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05 February

Leading writers call on Turkish PM to release colleague

Case against Mehmet Baransu: “Vengeance, not justice”

Leading authorities and practitioners of investigative journalism have appealed to the Turkish prime minister to drop charges against their imprisoned colleague Mehmet Baransu.
Baransu, a correspondent for Taraf newspaper has been in custody for the past 11 months and still has not been informed of what he is accused. The signatories to the letter describe this as a use of pre-trial punishment for charges that cannot stand.
The letter itself is the work of academics and journalists who have contributed to a well-received anthology of investigative journalism entitled Global Muckraking: 100 Years of Investigative Journalism. These include Adam Hochschild, author of King Leopold’s Ghost, and P. Sainath, the award winning Indian journalist who writes about rural famine.
The volume includes an article by Mehmet Baransu, from 2009, which documents the Turkish military’s attempt to cover up the death of four soldiers, the result of one being made to hold a live grenade as punishment for sleeping on duty. The letter describes that article as “an example of a state institution being held accountable by the very headlines it was used to manipulating.”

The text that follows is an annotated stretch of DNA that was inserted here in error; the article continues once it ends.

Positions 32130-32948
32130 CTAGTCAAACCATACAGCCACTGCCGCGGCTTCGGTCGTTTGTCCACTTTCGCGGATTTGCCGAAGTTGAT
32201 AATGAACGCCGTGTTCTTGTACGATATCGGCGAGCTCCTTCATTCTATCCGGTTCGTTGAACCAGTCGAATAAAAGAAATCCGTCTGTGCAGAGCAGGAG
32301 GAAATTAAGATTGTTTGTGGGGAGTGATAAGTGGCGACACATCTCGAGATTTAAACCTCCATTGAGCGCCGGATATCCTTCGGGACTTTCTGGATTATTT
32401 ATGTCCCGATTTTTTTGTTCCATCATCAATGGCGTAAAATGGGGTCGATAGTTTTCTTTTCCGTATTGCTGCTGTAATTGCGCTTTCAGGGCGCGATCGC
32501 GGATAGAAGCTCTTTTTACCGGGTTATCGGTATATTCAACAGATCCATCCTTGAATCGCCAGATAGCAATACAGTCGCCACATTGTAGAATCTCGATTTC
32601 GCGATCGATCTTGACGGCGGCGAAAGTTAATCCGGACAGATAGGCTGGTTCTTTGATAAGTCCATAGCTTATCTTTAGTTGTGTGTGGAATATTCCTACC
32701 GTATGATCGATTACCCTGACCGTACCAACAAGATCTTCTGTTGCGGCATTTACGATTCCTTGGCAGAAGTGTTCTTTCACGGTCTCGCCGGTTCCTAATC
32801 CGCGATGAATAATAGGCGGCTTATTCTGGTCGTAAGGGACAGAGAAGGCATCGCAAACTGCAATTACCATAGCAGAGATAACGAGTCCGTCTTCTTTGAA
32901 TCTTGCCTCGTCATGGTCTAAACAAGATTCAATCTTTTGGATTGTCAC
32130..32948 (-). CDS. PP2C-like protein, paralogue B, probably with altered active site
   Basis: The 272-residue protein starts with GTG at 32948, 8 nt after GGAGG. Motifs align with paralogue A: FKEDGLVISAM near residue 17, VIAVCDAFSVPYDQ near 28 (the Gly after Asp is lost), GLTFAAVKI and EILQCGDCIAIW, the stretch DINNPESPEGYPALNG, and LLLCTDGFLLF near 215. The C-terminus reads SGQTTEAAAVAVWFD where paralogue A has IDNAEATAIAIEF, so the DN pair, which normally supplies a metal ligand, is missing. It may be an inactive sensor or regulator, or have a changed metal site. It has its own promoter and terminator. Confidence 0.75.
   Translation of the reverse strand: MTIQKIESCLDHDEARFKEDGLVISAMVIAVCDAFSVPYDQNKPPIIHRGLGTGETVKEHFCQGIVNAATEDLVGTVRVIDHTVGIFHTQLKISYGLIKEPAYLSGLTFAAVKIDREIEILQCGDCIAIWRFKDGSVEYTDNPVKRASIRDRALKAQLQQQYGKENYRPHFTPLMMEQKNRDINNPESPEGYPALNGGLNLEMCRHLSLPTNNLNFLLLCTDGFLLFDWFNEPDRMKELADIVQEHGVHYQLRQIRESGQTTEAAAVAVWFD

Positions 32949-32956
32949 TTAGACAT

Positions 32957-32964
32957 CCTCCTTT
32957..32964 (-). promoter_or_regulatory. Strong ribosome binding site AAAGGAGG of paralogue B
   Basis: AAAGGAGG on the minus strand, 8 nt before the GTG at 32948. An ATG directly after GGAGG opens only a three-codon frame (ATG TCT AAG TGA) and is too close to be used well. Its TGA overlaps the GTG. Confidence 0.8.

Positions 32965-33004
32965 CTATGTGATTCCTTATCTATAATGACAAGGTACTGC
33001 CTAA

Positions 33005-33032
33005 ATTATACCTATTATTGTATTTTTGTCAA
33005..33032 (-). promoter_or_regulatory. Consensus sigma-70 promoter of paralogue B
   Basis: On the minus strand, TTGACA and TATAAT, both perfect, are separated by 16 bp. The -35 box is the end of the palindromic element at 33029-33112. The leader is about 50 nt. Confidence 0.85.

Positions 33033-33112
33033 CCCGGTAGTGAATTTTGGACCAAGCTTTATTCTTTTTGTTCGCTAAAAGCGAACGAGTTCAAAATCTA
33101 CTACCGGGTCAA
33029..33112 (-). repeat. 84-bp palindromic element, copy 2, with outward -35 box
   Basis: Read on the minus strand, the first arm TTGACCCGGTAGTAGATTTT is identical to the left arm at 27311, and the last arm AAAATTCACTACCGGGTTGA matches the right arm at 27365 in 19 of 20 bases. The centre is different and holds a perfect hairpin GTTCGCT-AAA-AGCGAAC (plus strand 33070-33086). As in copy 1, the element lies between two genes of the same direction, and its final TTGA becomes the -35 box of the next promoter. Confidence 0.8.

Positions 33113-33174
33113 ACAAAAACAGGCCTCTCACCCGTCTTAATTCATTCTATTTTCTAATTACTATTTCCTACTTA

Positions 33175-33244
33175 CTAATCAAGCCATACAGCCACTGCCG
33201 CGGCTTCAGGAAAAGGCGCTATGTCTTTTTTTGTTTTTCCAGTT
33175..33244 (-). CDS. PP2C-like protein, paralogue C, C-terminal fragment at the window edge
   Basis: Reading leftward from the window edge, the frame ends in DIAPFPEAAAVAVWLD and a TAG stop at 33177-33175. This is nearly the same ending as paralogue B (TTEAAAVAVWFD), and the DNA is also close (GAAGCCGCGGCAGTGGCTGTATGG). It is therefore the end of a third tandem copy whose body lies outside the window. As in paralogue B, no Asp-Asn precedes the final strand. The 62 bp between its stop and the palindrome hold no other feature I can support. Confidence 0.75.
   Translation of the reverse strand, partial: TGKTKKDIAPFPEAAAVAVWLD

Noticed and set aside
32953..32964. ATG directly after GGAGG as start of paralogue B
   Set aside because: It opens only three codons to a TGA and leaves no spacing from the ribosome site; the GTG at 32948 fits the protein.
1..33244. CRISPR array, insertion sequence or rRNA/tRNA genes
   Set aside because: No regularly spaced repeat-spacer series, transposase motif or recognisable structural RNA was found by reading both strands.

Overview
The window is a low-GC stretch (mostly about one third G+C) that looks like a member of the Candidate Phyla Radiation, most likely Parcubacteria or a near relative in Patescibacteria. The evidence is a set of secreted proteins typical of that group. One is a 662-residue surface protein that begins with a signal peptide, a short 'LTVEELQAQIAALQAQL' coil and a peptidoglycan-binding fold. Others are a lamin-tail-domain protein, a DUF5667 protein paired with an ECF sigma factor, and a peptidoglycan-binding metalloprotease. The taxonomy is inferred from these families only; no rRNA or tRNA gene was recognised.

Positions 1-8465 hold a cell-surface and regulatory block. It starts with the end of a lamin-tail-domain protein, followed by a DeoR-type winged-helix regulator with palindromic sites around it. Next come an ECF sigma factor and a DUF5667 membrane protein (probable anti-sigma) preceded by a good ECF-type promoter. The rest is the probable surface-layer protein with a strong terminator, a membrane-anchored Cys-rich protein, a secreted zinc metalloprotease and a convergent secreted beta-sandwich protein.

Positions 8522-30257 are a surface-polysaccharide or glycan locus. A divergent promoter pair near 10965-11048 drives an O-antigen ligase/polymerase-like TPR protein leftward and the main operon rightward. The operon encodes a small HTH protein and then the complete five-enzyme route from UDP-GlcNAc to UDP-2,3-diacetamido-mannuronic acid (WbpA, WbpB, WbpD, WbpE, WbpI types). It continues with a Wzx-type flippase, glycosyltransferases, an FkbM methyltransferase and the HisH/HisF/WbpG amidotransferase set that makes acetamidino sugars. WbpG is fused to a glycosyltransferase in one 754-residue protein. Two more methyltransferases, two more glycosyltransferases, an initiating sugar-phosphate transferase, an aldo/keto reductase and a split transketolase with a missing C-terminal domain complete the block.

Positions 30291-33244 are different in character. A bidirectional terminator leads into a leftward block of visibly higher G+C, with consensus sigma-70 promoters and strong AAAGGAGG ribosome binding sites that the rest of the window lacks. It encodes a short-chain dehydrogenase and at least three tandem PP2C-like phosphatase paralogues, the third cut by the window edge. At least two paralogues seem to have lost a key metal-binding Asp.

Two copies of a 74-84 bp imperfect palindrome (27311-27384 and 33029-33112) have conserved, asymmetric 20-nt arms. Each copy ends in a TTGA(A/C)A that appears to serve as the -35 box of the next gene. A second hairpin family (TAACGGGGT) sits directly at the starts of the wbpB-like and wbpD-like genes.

The full text of the letter is as follows:
1 February 2016
Dear Prime Minister Davutoğlu,

We the undersigned call upon the Republic of Turkey to release from prison and cease the criminal investigation against the journalist Mehmet Baransu who is being tried and incarcerated simply for practicing his profession.

The case against Baransu defies credulity and common sense – let alone fairness. Indeed, he is now been held in custody for eleven months without even knowing the charges against him – they are deemed to be too secret even to allow him to defend himself.

We do know is that he is being accused of offences tantamount to handling documents affecting state security. We can only assume these are on the basis of documents redacted  back in 2010 which pointed to a coup attempt against the elected government. The authenticity of those documents was a question for the Turkish courts. Baransu willingly handed over the evidence he obtained to state prosecutors. This resulted in the so-called (and highly controversial) “Sledgehammer” trial.

In no civilised society are journalists arrested for revealing matters of public concern. This use of pre-trial detention is an attempt to punish him for a charge that cannot stand.

More to the point, the Turkish courts once zealously pursued the accusations in the documents Baransu revealed -- arguably more than the evidence warranted. Many public figures charged in Sledgehammer were made to serve long periods of pre-trial detention. Commentators at the time accused the government of seeking a pretext to intimidate its opponents.

Since then, political expediencies have changed. The government turned the Sledgehammer trial on its head – labeling the defendants as victims and their prosecutors as the culprits.  Baransu is being made the scapegoat in this game of judicial football. The case against him reeks of revenge and not justice.